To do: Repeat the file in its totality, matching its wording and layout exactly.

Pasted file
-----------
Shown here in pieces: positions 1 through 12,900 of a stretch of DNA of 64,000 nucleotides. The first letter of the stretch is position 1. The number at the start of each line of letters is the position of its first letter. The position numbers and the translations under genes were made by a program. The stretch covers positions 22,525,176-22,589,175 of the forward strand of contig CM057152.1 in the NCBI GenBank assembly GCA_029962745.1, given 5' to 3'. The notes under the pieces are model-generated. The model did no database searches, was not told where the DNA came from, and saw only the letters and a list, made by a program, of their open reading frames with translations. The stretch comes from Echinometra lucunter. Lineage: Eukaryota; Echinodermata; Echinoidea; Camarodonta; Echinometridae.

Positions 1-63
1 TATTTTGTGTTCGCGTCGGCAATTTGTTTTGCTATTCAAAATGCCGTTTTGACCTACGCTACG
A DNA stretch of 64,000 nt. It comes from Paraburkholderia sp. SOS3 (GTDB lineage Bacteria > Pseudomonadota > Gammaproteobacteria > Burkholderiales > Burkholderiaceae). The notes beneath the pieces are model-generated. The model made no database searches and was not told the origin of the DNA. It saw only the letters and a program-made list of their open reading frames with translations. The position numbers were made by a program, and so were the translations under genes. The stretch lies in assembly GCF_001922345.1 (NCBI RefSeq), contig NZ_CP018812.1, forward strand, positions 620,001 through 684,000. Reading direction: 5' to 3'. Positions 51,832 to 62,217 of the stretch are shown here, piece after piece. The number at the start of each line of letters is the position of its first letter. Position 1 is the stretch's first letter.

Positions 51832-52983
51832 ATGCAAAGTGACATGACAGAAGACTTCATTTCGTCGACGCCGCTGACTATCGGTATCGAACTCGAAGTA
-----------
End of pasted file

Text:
Shown here in pieces: positions 1 through 12,900 of a stretch of DNA of 64,000 nucleotides. The first letter of the stretch is position 1. The number at the start of each line of letters is the position of its first letter. The position numbers and the translations under genes were made by a program. The stretch covers positions 22,525,176-22,589,175 of the forward strand of contig CM057152.1 in the NCBI GenBank assembly GCA_029962745.1, given 5' to 3'. The notes under the pieces are model-generated. The model did no database searches, was not told where the DNA came from, and saw only the letters and a list, made by a program, of their open reading frames with translations. The stretch comes from Echinometra lucunter. Lineage: Eukaryota; Echinodermata; Echinoidea; Camarodonta; Echinometridae.

Positions 1-63
1 TATTTTGTGTTCGCGTCGGCAATTTGTTTTGCTATTCAAAATGCCGTTTTGACCTACGCTACG
A DNA stretch of 64,000 nt. It comes from Paraburkholderia sp. SOS3 (GTDB lineage Bacteria > Pseudomonadota > Gammaproteobacteria > Burkholderiales > Burkholderiaceae). The notes beneath the pieces are model-generated. The model made no database searches and was not told the origin of the DNA. It saw only the letters and a program-made list of their open reading frames with translations. The position numbers were made by a program, and so were the translations under genes. The stretch lies in assembly GCF_001922345.1 (NCBI RefSeq), contig NZ_CP018812.1, forward strand, positions 620,001 through 684,000. Reading direction: 5' to 3'. Positions 51,832 to 62,217 of the stretch are shown here, piece after piece. The number at the start of each line of letters is the position of its first letter. Position 1 is the stretch's first letter.

Positions 51832-52983
51832 ATGCAAAGTGACATGACAGAAGACTTCATTTCGTCGACGCCGCTGACTATCGGTATCGAACTCGAAGTA